by
The Eleventh Circuit held that the district court erred in denying Waffle House's motion to compel arbitration in a case where plaintiff claimed that Waffle House and others violated the Fair Credit Reporting Act. In this case, the arbitration agreement contained a broad, valid, and enforceable delegation provision that expressed the parties' clear and unmistakable intent to arbitrate gateway questions of arbitrability, including questions concerning the interpretation, applicability, enforceability, and formation of the agreement. The court rejected plaintiff's claims that the arbitration agreement improperly interfered with the district court's managerial authority over class actions or that the agreement amounted to an improper ex parte communication with a represented party. Accordingly, the court vacated the district court's judgment and remanded with instructions to stay the case pending arbitration. View "Jones v. Waffle House, Inc." on Justia Law

by
For purposes of the Iskanian rule, the Private Attorneys General Act of 2004 (PAGA) representative claims for civil penalties are limited to those where a portion of the recovery is allocated to the Labor and Workforce Development Agency. Claims for unpaid wages based on Labor Code section 558 are not allocated in this manner and, therefore, the Iskanian rule does not exempt such claims from arbitration. Applying the interpretation of the Iskanian rule and its term of art, civil penalties, to this litigation, the court concluded that some of the claims the employee was pursuing were PAGA representative claims that seek civil penalties. Under the Iskanian rule, those claims were not subject to arbitration. Therefore, the Court of Appeal affirmed the trial court's order insofar as it denied arbitration of the representative claims for civil penalties and remanded for further proceedings. View "Esparza v. KS Industries, LP" on Justia Law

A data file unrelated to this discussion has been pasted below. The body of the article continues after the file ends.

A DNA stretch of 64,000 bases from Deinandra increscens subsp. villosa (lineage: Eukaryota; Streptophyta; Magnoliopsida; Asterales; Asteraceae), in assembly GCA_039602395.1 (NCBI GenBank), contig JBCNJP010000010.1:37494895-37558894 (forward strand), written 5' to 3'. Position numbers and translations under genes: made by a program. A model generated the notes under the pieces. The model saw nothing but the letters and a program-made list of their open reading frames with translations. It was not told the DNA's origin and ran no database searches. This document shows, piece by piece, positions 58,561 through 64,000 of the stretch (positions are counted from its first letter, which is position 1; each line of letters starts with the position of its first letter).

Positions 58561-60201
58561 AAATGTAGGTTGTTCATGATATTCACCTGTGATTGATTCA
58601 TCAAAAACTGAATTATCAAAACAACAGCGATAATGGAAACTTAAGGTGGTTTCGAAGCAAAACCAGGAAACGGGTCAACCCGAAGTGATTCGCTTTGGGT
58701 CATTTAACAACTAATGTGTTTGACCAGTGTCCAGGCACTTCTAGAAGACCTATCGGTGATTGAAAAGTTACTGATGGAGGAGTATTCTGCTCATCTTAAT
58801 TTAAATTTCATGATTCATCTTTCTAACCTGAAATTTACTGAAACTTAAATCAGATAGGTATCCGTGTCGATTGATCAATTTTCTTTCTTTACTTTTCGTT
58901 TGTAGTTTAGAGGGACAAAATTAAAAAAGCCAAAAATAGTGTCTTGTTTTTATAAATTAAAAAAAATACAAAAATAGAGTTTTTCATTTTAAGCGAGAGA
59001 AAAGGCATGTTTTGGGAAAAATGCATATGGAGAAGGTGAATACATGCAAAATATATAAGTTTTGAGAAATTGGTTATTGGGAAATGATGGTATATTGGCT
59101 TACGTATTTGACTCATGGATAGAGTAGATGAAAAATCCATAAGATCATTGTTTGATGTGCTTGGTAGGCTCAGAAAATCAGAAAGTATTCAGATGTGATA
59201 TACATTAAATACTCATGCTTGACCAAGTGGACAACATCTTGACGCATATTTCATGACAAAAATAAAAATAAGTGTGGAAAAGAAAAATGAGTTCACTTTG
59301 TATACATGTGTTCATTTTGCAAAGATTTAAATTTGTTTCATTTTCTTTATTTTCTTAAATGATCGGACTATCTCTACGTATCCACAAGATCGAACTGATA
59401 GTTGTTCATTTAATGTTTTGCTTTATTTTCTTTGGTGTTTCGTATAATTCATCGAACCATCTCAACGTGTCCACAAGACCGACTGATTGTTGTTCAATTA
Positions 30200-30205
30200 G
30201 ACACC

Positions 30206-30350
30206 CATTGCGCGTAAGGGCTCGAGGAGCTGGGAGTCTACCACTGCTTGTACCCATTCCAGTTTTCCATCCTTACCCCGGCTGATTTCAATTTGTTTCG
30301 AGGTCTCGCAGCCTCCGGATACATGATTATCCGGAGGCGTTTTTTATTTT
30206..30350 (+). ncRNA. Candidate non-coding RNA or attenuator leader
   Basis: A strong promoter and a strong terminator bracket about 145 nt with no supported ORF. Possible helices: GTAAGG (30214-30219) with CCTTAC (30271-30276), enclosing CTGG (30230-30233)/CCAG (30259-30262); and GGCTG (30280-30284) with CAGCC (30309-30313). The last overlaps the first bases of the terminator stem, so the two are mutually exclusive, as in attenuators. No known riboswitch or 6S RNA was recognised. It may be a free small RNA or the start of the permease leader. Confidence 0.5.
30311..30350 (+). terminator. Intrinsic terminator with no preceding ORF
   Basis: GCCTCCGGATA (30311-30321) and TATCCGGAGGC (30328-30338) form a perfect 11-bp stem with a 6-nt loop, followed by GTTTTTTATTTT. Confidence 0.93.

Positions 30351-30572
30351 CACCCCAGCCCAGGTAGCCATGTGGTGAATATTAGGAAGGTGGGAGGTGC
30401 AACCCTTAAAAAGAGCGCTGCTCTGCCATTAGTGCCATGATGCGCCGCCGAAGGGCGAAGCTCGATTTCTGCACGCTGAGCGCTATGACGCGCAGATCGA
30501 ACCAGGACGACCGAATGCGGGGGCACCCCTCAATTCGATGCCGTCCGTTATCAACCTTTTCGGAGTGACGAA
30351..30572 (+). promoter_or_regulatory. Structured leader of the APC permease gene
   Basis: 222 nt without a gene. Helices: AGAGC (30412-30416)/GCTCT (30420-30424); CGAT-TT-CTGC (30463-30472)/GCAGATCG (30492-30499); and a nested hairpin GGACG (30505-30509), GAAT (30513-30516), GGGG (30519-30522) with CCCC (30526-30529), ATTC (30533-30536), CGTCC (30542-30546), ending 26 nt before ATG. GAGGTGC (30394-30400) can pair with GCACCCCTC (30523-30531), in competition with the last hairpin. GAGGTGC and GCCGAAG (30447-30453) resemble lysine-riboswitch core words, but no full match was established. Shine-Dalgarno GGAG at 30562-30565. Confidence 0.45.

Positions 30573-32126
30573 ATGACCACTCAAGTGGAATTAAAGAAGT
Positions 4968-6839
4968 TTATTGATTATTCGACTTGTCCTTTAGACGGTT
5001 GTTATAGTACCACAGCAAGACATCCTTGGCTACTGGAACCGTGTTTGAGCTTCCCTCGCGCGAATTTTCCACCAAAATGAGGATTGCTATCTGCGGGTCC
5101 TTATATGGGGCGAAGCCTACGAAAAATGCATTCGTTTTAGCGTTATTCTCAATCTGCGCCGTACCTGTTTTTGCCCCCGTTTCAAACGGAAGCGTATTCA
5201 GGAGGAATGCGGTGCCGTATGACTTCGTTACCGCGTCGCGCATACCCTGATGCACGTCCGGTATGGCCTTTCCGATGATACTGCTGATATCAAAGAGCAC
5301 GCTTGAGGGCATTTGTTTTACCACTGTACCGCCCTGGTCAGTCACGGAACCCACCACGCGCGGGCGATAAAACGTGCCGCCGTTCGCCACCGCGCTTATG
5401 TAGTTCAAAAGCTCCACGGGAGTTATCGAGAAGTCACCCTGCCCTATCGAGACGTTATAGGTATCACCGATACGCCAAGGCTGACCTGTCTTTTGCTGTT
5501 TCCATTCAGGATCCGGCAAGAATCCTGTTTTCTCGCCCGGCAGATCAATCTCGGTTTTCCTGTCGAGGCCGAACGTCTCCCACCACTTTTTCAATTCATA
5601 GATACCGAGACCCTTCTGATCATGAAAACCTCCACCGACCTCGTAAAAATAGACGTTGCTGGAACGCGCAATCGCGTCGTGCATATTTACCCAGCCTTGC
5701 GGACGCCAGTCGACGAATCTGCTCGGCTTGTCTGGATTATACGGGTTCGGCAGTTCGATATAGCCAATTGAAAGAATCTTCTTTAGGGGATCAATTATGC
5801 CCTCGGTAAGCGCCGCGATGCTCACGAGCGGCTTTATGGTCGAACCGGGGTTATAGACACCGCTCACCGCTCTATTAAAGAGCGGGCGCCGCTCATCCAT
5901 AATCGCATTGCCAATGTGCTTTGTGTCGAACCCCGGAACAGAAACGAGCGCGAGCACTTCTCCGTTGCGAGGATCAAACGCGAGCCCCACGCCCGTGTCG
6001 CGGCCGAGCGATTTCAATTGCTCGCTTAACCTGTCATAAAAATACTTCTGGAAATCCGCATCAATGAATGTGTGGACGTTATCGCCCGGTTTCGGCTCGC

by
Plaintiff filed an action seeking equitable distribution of the parties’ marital assets and child support. Plaintiff and Defendant agreed to arbitrate the action under North Carolina’s Family Law Arbitration Act. Plaintiff and Defendant entered into an equitable distribution arbitration award by consent. The trial court confirmed the award. Plaintiff subsequently filed a motion to vacate arbitration award and set aside order and motion to engage in discovery on the basis of Plaintiff’s alleged fraud. The trial court denied Plaintiff’s motion for leave to engage in discovery. The court of appeals dismissed Plaintiff’s appeal, concluding that Plaintiff had no right to immediately appeal the trial court’s order denying discovery and that the trial court had no discretion to order post-confirmation discovery in this case. The Supreme Court reversed, holding (1) Plaintiff had a right to appeal the trial court’s denial of his motion to engage in discovery; and (2) the trial court had the discretion to order discovery in this case. View "Stokes v. Crumpton" on Justia Law

by